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A shortage of critical medicines in Greece; using horses for medical therapy; should we stretch before exercising?

One of the latest consequences of the economic crisis in Greece is a dangerously low supply of critical medicines. As a result, queues of people have formed outside pharmacies and in Athens a helpline has been set up for cancer patients who can no longer get hold of the drugs they need.

The debt crisis has caused a severe cash flow problem for pharmacists, who are owed money by public health insurers. As well as not having the funds to order any drugs, pharmaceutical companies have reduced the quantity of drugs they are supplying to Greece. Consequently many pharmacies have had to close, and those that have remained open have severe shortages of drugs.

To find out what impact this is having on patients, Claudia Hammond speaks to John Dagres, a board member of the Attica Pharmacists’ Association, who joins her from his busy pharmacy in central Athens. He explains that he is currently short of more than 170 different drugs.

The human bond with horses dates back thousands of years. In recent years horses have been put to work to help people with physical and cognitive disabilities find more freedom, mobility and overall well-being. Today about two dozen countries use some form of what is called hippotherapy.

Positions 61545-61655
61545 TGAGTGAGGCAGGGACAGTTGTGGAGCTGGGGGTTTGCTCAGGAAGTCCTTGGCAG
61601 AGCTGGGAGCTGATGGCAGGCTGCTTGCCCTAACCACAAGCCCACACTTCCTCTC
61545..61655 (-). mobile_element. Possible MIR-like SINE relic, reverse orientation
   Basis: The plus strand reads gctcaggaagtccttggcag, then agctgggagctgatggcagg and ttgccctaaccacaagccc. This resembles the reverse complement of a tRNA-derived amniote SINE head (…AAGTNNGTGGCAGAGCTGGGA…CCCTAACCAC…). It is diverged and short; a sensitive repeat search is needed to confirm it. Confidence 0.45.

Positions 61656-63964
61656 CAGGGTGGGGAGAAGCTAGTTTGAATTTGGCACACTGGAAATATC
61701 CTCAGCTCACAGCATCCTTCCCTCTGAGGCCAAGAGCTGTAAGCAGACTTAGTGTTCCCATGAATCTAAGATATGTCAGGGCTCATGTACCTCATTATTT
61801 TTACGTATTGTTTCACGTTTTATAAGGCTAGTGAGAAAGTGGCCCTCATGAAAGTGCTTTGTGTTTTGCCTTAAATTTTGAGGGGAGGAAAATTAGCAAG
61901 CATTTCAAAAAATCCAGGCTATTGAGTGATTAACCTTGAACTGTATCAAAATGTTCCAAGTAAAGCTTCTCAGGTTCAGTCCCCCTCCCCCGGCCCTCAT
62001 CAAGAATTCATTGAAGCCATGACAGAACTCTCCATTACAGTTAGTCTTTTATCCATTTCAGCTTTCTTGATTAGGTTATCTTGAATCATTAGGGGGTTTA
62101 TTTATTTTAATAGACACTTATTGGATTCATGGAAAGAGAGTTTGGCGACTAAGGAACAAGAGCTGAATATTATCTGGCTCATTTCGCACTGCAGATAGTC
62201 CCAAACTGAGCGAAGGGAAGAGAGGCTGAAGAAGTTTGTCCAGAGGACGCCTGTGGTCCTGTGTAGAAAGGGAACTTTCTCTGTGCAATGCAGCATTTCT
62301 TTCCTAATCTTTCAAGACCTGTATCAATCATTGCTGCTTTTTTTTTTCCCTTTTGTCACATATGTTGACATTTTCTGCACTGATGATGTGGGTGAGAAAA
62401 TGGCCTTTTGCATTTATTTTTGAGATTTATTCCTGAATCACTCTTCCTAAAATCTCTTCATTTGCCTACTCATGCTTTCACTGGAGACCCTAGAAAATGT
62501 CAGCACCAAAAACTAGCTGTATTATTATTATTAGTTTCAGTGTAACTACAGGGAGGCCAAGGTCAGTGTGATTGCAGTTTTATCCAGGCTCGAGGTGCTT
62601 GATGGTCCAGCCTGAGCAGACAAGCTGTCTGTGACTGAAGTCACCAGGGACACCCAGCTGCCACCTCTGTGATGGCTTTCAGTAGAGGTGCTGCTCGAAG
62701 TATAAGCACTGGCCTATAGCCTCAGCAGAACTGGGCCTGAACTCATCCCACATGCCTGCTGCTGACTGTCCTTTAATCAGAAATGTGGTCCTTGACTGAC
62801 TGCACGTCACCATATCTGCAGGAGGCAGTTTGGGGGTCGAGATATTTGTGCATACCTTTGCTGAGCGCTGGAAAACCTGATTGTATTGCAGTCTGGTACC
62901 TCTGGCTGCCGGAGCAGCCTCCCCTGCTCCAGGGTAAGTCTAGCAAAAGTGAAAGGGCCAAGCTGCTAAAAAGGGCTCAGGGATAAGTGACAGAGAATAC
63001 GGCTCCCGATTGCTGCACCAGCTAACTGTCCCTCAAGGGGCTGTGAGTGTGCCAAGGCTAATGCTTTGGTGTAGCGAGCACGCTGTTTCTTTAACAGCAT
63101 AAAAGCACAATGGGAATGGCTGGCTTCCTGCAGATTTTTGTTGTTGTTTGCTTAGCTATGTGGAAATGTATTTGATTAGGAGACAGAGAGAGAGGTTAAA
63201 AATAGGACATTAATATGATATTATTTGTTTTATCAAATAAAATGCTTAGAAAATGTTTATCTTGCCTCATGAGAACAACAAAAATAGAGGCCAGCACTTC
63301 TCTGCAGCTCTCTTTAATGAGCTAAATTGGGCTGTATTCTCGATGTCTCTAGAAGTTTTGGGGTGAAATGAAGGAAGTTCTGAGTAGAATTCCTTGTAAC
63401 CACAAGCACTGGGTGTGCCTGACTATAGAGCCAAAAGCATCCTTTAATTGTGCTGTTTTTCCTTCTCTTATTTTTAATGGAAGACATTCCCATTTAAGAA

Hippotherapy is not therapy for horses, but a form of equine therapy, which takes its name from 'hippo', the Greek word for horse. An increasing number of physical and occupational therapists are now using it to treat neuromuscular and cognitive disorders.

Susan Moran reports from Front Range Hippotherapy, a ranch tucked away at the eastern edge of the Rocky Mountains near Boulder, Colorado.

The theory that stretching before or after exercise can prevent injury and soreness probably came about because it was once thought that muscles felt sore after exercise as a result of going into spasm. The thinking on this has now changed, so what does this mean for people exercising? Should we stretch beforehand or does it make no difference?

Professor Rob Herbert, from the George Institute at the University of Sydney in Australia, has reviewed the small number of studies that have been conducted on this for a Cochrane Review. He explains what the evidence shows.

(Image: A pharmacist looks for a prescription drug at her pharmacy in Athens. Credit: AFP / Getty Images)

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18 minutes

Last on

Sun 17 Jun 2012 13:32GMT


  • Greek Prescription Drugs Crisis

    A life-threatening shortage of critical medicines as a result of the debt crisis

    Duration: 05:49

  • Hippotherapy

    Using equine therapy to treat neuromuscular and cognitive disorders

    Duration: 05:56

  • Stretching and exercise

    Does it help prevent muscle soreness and injury?

    Duration: 05:12


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